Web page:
How Indian IT Keeps the Lights On for Global Businesses
Shilpa Phadnis | TNN
Bangalore: It is said that it is sending almost 6,000 laptops to employees every day to allow them (WFH). The numbers increased from 1,000 a day about 10 days ago. The company, which has about 4.5 lakh employees, has now allowed 85% of staff in India to work from home.
The scale of the transition work from office to home is staggering for Indian IT. Much is work that cannot stop. There's also a lot of work that simply can't be moved to employees' homes, either because of security concerns or because workloads are too heavy to rely on uncertain residential broadband connections. Indian IT supports mission-critical systems that work, healthcare, insurance, utilities, and stock exchanges.
Keshav Murugesh, CEO of outsourcing solutions provider group WNS, says that services provided to regulated entities such as banks and financial institutions have extremely confidential data that customers are wary of access from employees' homes given the security and regulatory obligations. In addition, the performance of an Internet connection from home is not as good as a network provided by the company in terms of latency, which restricts certain processes that require a lot of bandwidth and/or require a high quality of service to be delivered from home, he says.
Banks and financial institutions make up 30-40% of the revenues of many leading IT service providers.
A senior executive at one of the top Indian IT companies, who declined to be named, notes that large Indian and global corporations have entrusted their critical applications, networks and infrastructure to Indian IT. As part of our contractual obligations, we are expected to provide these services outside of some approved facilities (these generally have access to customer networks). If we are moving things outside of approved facilities, there are implications for secure connections. Without approval, it is a breach of contract, he says. His company is looking for ways to remotely connect to customer systems and networks without any security compromise.
Networks, he says, are good for downloading information, but the services they offer require uploading information. We are putting together a monitoring mechanism to look at bandwidth, response time latency, to ensure that working from home is not a problem, he says.
Jimit Arora, who directs the IT services research practice for the US-based Everest Group. The US says that even if devices (PCs) were available, users need dedicated, high-speed bandwidth, VPN access, and multi-factor authentication. These, he says, will not be available to all delivery resources. But the biggest challenge at the WFH, he says, are the contractual clauses. “This (crisis) represents a typical event of force majeure, given that there is now compulsory work from home requirements. Customers and suppliers must prepare for lost service level agreements, he says.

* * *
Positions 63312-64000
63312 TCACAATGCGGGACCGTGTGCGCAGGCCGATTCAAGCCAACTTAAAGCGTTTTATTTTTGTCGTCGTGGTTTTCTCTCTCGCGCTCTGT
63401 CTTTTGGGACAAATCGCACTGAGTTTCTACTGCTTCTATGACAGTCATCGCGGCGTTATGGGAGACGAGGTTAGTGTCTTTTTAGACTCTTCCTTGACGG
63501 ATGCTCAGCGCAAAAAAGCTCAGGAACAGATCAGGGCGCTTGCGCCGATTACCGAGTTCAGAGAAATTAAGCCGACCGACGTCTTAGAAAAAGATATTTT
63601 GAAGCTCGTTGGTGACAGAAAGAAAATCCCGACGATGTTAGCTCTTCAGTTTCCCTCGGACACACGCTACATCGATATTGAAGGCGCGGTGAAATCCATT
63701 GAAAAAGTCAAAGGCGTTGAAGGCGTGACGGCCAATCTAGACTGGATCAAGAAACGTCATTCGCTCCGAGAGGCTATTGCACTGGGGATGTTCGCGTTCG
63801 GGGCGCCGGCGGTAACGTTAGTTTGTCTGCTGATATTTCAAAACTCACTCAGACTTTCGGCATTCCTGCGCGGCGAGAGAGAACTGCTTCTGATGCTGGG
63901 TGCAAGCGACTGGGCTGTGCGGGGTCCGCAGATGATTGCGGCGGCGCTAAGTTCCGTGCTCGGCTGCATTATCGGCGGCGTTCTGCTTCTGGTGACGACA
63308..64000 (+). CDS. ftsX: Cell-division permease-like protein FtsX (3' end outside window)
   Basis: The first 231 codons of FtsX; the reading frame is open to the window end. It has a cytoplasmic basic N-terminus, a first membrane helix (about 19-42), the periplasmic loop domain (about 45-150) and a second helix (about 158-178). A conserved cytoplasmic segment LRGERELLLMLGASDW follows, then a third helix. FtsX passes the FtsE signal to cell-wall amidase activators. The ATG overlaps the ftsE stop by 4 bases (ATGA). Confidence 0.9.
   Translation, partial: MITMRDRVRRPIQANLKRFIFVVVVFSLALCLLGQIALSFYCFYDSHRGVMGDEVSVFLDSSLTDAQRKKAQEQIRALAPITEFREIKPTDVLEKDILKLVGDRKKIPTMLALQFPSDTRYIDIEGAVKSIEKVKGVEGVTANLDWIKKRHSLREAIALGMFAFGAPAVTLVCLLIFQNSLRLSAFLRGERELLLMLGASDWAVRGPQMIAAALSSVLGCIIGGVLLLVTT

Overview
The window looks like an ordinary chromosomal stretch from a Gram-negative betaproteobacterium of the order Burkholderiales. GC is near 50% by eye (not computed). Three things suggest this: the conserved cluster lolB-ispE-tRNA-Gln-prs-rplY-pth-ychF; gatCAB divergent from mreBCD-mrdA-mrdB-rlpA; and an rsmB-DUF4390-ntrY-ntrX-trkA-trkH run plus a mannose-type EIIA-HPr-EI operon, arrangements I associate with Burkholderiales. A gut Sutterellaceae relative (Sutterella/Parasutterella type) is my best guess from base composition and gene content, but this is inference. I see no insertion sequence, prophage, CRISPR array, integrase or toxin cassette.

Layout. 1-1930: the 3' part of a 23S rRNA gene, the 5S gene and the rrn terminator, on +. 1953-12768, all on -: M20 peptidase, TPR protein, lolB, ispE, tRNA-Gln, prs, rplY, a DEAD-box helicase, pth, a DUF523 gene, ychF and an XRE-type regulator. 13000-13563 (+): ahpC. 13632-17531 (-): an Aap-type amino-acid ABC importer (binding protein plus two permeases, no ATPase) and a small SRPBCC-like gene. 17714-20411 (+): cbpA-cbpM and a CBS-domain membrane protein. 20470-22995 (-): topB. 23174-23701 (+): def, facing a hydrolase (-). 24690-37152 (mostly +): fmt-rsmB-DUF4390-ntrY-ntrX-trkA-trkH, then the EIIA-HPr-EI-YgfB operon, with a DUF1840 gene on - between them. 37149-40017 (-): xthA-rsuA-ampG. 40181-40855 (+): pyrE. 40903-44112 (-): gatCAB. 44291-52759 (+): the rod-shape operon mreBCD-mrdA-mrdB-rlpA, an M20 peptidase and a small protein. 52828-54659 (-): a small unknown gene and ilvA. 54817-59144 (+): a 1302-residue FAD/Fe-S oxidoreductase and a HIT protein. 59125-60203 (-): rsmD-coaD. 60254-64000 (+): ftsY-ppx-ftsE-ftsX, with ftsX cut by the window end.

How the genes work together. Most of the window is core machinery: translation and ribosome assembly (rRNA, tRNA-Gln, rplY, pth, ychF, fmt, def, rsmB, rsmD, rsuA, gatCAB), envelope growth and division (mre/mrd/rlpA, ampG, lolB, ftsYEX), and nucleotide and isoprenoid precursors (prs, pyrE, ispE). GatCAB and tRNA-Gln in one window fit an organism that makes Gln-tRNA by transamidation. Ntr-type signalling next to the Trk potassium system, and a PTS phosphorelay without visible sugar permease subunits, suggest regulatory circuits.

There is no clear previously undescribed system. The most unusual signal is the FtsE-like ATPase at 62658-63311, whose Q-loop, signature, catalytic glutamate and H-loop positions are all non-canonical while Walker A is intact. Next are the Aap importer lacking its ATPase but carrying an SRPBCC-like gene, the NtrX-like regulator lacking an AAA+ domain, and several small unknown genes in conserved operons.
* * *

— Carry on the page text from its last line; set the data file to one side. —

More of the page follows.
Everest says data center support, production support (highest levels of L2 and L3 support for IT systems and applications), network operations center, and security operations center are activities where clients are unwilling to allow any FMH. Then there are areas where clients are reluctantly allowing the WFH, including areas such as business and accounting processes, procurement processes, application development, and L1 production support.
A CXO from an IT company, who declined to be named, says that for each client, they have mapped 6 to 7 scenarios for business continuity and are approaching them to ask for permission for what they consider reasonable. “Every action we are taking now is a commitment to the contractual obligation. But we are reinforcing our security processes and monitoring mechanisms, ”he says.
Evero's Arora notes Accenture's position that 60% of its work can be delivered remotely; Beyond that, office presence is needed because clients have specific needs for data security and privacy. He said in a statement that he is working to allow all employees to work from home, except for skeletal essential personnel who may be required to be present in the offices. In cases where employees don't have the necessary infrastructure, we have purchased additional laptops/desktops with essential infrastructure and connectivity so they can work from home in the current situation, he said.
Phil Fersht, CEO of United States-based HfS Research, says keeping critical support services for business customers operational is becoming the biggest challenge facing the Indian IT industry in dealing with this health crisis. They have to operate on an immediate, short-term basis to keep the lights on for business customers, with a medium-term focus to survive the next few weeks with adequate emergency provisions to keep staff healthy and a financial setback to keep wheels on the track as we go through these very painful movements, he says.